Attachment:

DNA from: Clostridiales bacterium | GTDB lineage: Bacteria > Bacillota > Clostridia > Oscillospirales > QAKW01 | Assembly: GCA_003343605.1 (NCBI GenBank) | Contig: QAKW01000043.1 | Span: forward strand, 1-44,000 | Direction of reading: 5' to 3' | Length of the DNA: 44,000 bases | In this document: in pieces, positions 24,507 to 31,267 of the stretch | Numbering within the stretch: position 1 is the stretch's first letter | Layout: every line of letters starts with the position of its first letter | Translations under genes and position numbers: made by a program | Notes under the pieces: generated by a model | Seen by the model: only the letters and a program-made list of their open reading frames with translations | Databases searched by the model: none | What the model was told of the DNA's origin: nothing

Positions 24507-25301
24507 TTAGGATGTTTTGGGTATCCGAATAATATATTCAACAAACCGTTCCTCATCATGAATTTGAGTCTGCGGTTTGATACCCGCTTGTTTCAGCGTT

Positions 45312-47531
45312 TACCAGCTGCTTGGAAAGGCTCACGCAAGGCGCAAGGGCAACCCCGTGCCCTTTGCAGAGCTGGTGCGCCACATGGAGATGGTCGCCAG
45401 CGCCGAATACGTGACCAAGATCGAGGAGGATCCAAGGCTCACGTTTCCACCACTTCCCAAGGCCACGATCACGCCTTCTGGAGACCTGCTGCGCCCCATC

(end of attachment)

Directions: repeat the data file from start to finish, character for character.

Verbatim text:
DNA from: Clostridiales bacterium | GTDB lineage: Bacteria > Bacillota > Clostridia > Oscillospirales > QAKW01 | Assembly: GCA_003343605.1 (NCBI GenBank) | Contig: QAKW01000043.1 | Span: forward strand, 1-44,000 | Direction of reading: 5' to 3' | Length of the DNA: 44,000 bases | In this document: in pieces, positions 24,507 to 31,267 of the stretch | Numbering within the stretch: position 1 is the stretch's first letter | Layout: every line of letters starts with the position of its first letter | Translations under genes and position numbers: made by a program | Notes under the pieces: generated by a model | Seen by the model: only the letters and a program-made list of their open reading frames with translations | Databases searched by the model: none | What the model was told of the DNA's origin: nothing

Positions 24507-25301
24507 TTAGGATGTTTTGGGTATCCGAATAATATATTCAACAAACCGTTCCTCATCATGAATTTGAGTCTGCGGTTTGATACCCGCTTGTTTCAGCGTT

Positions 45312-47531
45312 TACCAGCTGCTTGGAAAGGCTCACGCAAGGCGCAAGGGCAACCCCGTGCCCTTTGCAGAGCTGGTGCGCCACATGGAGATGGTCGCCAG
45401 CGCCGAATACGTGACCAAGATCGAGGAGGATCCAAGGCTCACGTTTCCACCACTTCCCAAGGCCACGATCACGCCTTCTGGAGACCTGCTGCGCCCCATC